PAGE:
This ingenious device allows rappelling the full length of a single rope and releasing it from the anchor.
Roundly considered one of the most controversial climbing products released last year, Beal introduced its Escaper at 2017 summer outdoor trade shows. But it only recently became available in the United States (MSRP $50).
A “Chinese finger trap” for climbing ropes, the Escaper provides a rope-releasing mechanism that allows full-length, single-rope rappels. At its best, the Escaper eliminates the need for another line for full-length rappels and acts as a backup in case a rappel line becomes lost, damaged, or stuck.
We just received our testing sample to run preliminary tests at a climbing gym. Here is our First Look review.
Review: Beal Escaper Climbing Rope Release
The Beal Escaper is a 4-foot-long dry treated rope connected to a Dyneema wrap. Elastic holds this wrap in a shortened state. The Escaper rope threads through the rappel anchors and inserts into the Dyneema wrap. Then, the rappel line is tied off to a reinforced loop on the other end of the Escaper.
Loading the rappel end of the Escaper pulls the Dyneema wrap straight, inducing a cinching action (like a finger trap), securing the Escaper into a loop. When the rappel is over, releasing the rappel line tension allows the elastic on the Dyneema wrap to shorten and the wrap to loosen.
Repeatedly tugging and releasing the rappel line (eight times or more) allows the wrap to creep off its line, freeing the Escaper and rappel rope from the anchors.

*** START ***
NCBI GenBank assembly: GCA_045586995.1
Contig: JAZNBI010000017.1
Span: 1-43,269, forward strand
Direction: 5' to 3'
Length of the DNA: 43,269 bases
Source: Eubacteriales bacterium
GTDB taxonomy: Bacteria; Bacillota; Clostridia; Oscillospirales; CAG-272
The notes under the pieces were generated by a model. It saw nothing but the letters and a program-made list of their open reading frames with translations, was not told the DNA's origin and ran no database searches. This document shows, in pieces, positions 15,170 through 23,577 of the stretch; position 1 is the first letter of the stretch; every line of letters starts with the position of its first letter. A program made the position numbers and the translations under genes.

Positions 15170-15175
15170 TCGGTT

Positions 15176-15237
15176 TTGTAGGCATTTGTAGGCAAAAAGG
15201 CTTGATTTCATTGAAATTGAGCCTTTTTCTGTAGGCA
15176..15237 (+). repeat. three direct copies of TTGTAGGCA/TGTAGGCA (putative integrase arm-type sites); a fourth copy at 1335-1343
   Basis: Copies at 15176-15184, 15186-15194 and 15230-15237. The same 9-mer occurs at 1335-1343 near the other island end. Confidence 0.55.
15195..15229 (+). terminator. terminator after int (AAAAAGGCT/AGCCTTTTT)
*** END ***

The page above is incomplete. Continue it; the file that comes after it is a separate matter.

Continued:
Unnerving But Effective
Although I witnessed the Beal Escaper in action at Outdoor Retailer multiple times and tested it myself at a climbing gym, it is still unnerving to think of trusting the Dyneema wrap. Rappels already involve putting faith in a single point (the rappel anchors), and the releasable wrap adds to that concern.
But the very thing that concerns me – the release function – is precisely what makes the Beal Escaper valuable in the first place.
Loading the rappel line keeps the Beal Escaper secure. Increasing the load on the rappel line, by nature, improves the Dyneema wrap’s grip, similar to a prussik.
Although this is clear intellectually, it will be challenging for me to trust it in the field. Still, Beal suggests keeping at least 10 kg (about 22 pounds) of load on the rappel line while on rappel, which mandates extra care on ledges.
Why Use a Beal Escaper?
There are blocking methods that allow rappelling the length of a single rope. But they can be problematic (e.g., blocking knot or carabiner getting stuck in the anchors) and may require the need for a tag line. Only testing in the field will reveal if the Beal Escaper solves those problems.
Our Beal Escaper only weighs 3.5 ounces and takes up minimal space in the pack. As a backup, it is reasonable and potentially lifesaving. However use of the Escaper as your primary rappel kit, to save the weight and space of another rope, is another decision entirely. I will test the Beal Escaper on the towering walls of El Potrero Chico, Mexico, soon to see just how effective it can be.
Even typing that makes me nervous, but I will give it an honest try and report back.